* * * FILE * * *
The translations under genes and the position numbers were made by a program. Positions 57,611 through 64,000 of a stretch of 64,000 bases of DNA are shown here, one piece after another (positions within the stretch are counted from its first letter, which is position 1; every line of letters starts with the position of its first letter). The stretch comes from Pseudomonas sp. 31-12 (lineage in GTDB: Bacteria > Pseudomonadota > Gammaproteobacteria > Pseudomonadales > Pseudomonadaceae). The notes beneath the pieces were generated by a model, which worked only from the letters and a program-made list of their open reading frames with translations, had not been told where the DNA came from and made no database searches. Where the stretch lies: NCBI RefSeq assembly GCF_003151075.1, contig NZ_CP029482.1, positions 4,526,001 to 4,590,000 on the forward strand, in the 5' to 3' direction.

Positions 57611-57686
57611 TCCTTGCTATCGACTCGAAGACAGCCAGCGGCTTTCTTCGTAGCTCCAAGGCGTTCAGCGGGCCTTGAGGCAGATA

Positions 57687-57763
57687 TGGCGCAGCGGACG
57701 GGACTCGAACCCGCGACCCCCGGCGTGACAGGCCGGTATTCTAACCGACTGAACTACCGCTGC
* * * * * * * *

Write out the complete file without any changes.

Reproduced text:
The translations under genes and the position numbers were made by a program. Positions 57,611 through 64,000 of a stretch of 64,000 bases of DNA are shown here, one piece after another (positions within the stretch are counted from its first letter, which is position 1; every line of letters starts with the position of its first letter). The stretch comes from Pseudomonas sp. 31-12 (lineage in GTDB: Bacteria > Pseudomonadota > Gammaproteobacteria > Pseudomonadales > Pseudomonadaceae). The notes beneath the pieces were generated by a model, which worked only from the letters and a program-made list of their open reading frames with translations, had not been told where the DNA came from and made no database searches. Where the stretch lies: NCBI RefSeq assembly GCF_003151075.1, contig NZ_CP029482.1, positions 4,526,001 to 4,590,000 on the forward strand, in the 5' to 3' direction.

Positions 57611-57686
57611 TCCTTGCTATCGACTCGAAGACAGCCAGCGGCTTTCTTCGTAGCTCCAAGGCGTTCAGCGGGCCTTGAGGCAGATA

Positions 57687-57763
57687 TGGCGCAGCGGACG
57701 GGACTCGAACCCGCGACCCCCGGCGTGACAGGCCGGTATTCTAACCGACTGAACTACCGCTGC